Forensic DNA: Human DNA Quantitation
When biological evidence from a crime scene is processed to isolate the DNA present, all sources of DNA are extracted. Thus, non-human DNA such as bacterial, fungal, plant, or animal material may also be present in the total DNA recovered from the sample along with the relevant human DNA of interest. For this reason, the DNA Advisory Board (DAB) Standards that govern forensic DNA testing of forensic casework require human-specific DNA quantitation (standard 9.3). This requirement ensures that appropriate levels of human DNA can be included in the subsequent polymerase chain reaction (PCR) amplification of short tandem repeats (STRs) evaluated in a DNA profile.
Equally important is the fact that multiplex STR typing works best with a fairly narrow range of human DNA. Typically 0.5 to 2.0 ng of input DNA works best with commercial STR kits. Too much DNA results in overblown electropherograms that make interpretation of results more challenging. Too little DNA can result in loss of alleles due to stochastic amplification in a low copy number regime.
In recent years, research in human DNA quantitation has focused on new "real-time" quantitative PCR (qPCR) techniques. Quantitative PCR methods enable automated, precise, and high-throughput measurements. Interlaboratory studies have demonstrated the importance of human DNA quantitation on achieving reliable interpretation of STR typing and obtaining consistent results across laboratories.
This table below present awards funded by the National Institute of Justice both prior to and under the DNA Initiative, which began in 2004.
|Population Genetic Issues for Forensic DNA Profiles||University of Washington||2011-DN-BX-K541||$1,269,456|
|Quantitation of DNA for Forensic DNA Typing by qPCR||California Department of Justice||2002-IJ-CX-K008||$126,821|
|Simple, Rapid, and Accurate Quantitation of Human DNA||Vermont Department of Public Safety||2000-IJ-CX-K012||$67,129|
|Simple, Rapid, and Accurate Quantitation of Human DNA||Vermont Department of Public Safety||2000-IJ-CX-K012||$124,970|
|Simple, Rapid, and Accurate Quantitation of Human DNA||Vermont Department of Public Safety||2000-IJ-CX-K012||$192,033|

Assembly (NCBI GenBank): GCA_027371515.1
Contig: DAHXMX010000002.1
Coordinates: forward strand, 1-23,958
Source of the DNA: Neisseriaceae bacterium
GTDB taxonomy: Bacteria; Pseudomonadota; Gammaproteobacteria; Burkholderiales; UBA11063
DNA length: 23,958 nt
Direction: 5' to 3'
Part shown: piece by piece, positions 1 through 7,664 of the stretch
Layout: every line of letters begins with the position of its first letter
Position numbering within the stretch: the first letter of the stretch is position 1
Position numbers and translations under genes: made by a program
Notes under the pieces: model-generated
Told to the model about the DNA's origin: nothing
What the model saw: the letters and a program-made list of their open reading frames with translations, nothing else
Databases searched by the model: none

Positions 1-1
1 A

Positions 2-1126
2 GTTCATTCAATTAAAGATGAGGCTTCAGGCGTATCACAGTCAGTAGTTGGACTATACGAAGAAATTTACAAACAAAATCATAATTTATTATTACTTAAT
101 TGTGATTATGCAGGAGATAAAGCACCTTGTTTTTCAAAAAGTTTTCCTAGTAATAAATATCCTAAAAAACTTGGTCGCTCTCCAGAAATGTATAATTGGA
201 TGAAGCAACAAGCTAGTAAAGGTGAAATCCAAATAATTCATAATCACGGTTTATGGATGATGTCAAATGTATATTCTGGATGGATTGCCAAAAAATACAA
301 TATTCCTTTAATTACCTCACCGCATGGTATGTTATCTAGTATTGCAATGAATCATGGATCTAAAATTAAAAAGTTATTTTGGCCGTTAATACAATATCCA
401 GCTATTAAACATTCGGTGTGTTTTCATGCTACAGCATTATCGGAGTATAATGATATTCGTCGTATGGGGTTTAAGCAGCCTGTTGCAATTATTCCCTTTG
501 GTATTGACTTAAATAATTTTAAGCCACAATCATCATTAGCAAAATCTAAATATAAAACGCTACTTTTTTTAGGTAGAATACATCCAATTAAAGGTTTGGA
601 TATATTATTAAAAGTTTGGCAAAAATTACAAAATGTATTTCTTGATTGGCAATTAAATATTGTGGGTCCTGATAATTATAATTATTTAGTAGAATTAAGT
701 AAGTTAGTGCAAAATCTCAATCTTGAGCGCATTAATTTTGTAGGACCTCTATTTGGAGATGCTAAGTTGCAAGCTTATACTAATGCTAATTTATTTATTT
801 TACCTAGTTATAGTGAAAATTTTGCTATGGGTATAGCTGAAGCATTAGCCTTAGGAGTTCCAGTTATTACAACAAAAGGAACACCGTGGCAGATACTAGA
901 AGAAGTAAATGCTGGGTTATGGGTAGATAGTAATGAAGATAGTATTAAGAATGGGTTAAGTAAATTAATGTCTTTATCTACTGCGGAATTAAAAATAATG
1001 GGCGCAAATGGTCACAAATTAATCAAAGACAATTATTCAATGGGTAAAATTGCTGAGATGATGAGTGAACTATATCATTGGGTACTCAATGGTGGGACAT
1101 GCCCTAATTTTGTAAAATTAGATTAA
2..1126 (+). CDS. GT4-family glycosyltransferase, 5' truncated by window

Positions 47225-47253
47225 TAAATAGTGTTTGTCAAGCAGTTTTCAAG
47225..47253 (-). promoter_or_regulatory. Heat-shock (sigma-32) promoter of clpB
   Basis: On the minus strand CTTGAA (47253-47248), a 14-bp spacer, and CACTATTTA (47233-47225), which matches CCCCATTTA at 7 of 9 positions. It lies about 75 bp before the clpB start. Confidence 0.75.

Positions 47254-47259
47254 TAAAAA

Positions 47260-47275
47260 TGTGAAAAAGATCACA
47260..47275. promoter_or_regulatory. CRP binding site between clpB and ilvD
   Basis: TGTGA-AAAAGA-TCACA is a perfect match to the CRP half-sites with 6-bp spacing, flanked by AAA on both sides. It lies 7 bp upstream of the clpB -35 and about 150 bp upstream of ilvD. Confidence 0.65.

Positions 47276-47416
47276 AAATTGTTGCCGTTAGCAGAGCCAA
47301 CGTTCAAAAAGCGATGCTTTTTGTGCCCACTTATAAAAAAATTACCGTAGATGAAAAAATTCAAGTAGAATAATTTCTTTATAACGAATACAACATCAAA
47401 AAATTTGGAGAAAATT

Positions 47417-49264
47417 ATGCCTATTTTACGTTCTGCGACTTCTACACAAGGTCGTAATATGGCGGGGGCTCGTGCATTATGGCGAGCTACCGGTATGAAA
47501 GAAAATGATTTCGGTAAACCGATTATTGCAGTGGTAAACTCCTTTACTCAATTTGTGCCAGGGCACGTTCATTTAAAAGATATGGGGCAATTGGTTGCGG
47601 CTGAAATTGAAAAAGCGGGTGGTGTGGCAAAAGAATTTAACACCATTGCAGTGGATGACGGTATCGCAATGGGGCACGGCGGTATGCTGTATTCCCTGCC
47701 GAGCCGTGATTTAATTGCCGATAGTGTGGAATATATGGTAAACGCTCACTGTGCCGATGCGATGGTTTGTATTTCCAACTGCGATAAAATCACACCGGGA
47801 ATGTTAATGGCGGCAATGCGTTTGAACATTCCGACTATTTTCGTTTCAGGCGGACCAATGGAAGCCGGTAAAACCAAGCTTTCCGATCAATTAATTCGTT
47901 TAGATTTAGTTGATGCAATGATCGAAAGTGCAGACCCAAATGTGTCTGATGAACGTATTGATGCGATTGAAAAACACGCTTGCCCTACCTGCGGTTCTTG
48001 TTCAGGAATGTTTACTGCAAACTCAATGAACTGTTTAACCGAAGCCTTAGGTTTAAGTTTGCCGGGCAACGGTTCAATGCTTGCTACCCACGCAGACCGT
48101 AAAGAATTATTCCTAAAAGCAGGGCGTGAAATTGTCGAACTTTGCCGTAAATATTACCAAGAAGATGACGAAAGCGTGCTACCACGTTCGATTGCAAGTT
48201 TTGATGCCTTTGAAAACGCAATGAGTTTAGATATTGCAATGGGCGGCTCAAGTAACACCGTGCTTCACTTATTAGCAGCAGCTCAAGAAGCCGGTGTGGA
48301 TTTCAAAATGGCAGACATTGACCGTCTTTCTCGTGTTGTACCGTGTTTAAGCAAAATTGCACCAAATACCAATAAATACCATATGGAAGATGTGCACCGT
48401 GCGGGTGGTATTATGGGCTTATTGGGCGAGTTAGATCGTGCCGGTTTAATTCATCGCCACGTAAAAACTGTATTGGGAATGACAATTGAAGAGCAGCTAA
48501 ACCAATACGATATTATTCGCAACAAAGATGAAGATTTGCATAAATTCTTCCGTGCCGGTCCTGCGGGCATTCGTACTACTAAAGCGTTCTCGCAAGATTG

Research Articles and Reports from Funded Projects
Select a title to view an abstract from PubMed database (National Library of Medicine's) unless a different file type is indicated.
|Production and certification of NIST Standard Reference Material 2372 Human DNA Quantitation Standard. ||Kline MC, Duewer DL, Travis JC, Smith MV, Redman JW, Vallone PM, Decker AE, Butler JM.||Anal Bioanal Chem. 2009 Apr 18. [Epub ahead of print]||2009||NIST||2003-IJ-R-029|
|A quadruplex real-time qPCR assay for the simultaneous assessment of total human DNA, human male DNA, DNA degradation and the presence of PCR inhibitors in forensic samples: A diagnostic tool for STR typing||William R. Hudlow, Mavis Date Chong, Katie L. Swango,|
Mark D. Timken, Martin R. Buoncristiani
|Forensic Science International: Genetics 2 (2008) 108–125||2008||California Department of Justice||2002-IJ-CX-K008|
|Developmental validation of a multiplex qPCR assay for assessing the quantity and quality of nuclear DNA in forensic samples.||Swango KL, Hudlow WR, Timken MD, Buoncristiani MR.||Forensic Sci Int. 2006 Oct 27; [Epub ahead of print]||2006||California Department of Justice||2002-IJ-CX-K008|
|Simultaneous determination of total human and male DNA using a duplex real-time PCR assay.||Nicklas JA and Buel E.||Journal of Forensic Sciences 2006 September; 51(5): 1005-1015.||2006||Vermont Department of Public Safety||2000-IJ-CX-K012|
|Simple, Rapid and Accurate Quantitation of Human DNA (pdf, 101 pages)||Eric Buel, Ph.D.||Final Grant Report||2006||Vermont Department of Public Safety||2000-IJ-CX-K012|
|A duplex real-time qPCR assay for the quantification of human nuclear and mitochondrial DNA in forensic samples: Implications for quantifying DNA in degraded samples. ||Timken MD, Swango KL, Orrego C, Buoncristiani MR||J Forensic Sci. 2005 Sep; 50(5):1044-1060.||2005||California Department of Justice||2002-IJ-CX-K008|
|Quantitation of DNA for Forensic DNA Typing by qPCR (pdf, 90 pages)||Mark D. Timken, Katie L. Swango, Cristián Orrego, Mavis Date Chong, Martin R. Buoncristiani||Final Grant Report||2005||California Department of Justice||2002-IJ-CX-K008|
|An Alu-based, MCG Eclipsetm Real-time PCR method for quantitation of human DNA in forensic samples||Nicklas JA, Buel E||Journal of Forensic Science. 2005 Sep; 50(5):1081-1090||2005||Vermont Department of Public Safety||2000-IJ-CX-K012|
|Results from the NIST 2004 DNA Quantitation Study.||Kline MC, Duewer DL, Redman JW, Butler JM.||J Forensic Sci. 2005 May; 50(3):570-8.||2005||National Institute of Standards and Technology||2003-IJ-R-029|
|Development of an Alu-based, QSY 7-labeled primer PCR method for quantitation of human DNA in forensic samples.||Nicklas JA, Buel E.||Journal of Forensic Science 2003 Mar; 48(2):282-91.||2003||Vermont Department of Public Safety||2000-IJ-CX-K012|
|Development of an Alu-based, real-time PCR method for quantitation of human DNA in forensic samples.||Nicklas JA, Buel E.||Journal of Forensic Science. 2003 Sep; 48(5):936-44.||2003||Vermont Department of Public Safety||2000-IJ-CX-K012|
|Quantification of DNA in forensic samples.||Nicklas JA, Buel E.||Anal Bioanal Chem. 2003 Aug; 376(8):1160-7. Epub 2003 May 09.||2003||Vermont Department of Public Safety||2000-IJ-CX-K012|
Date Modified: October 11, 2012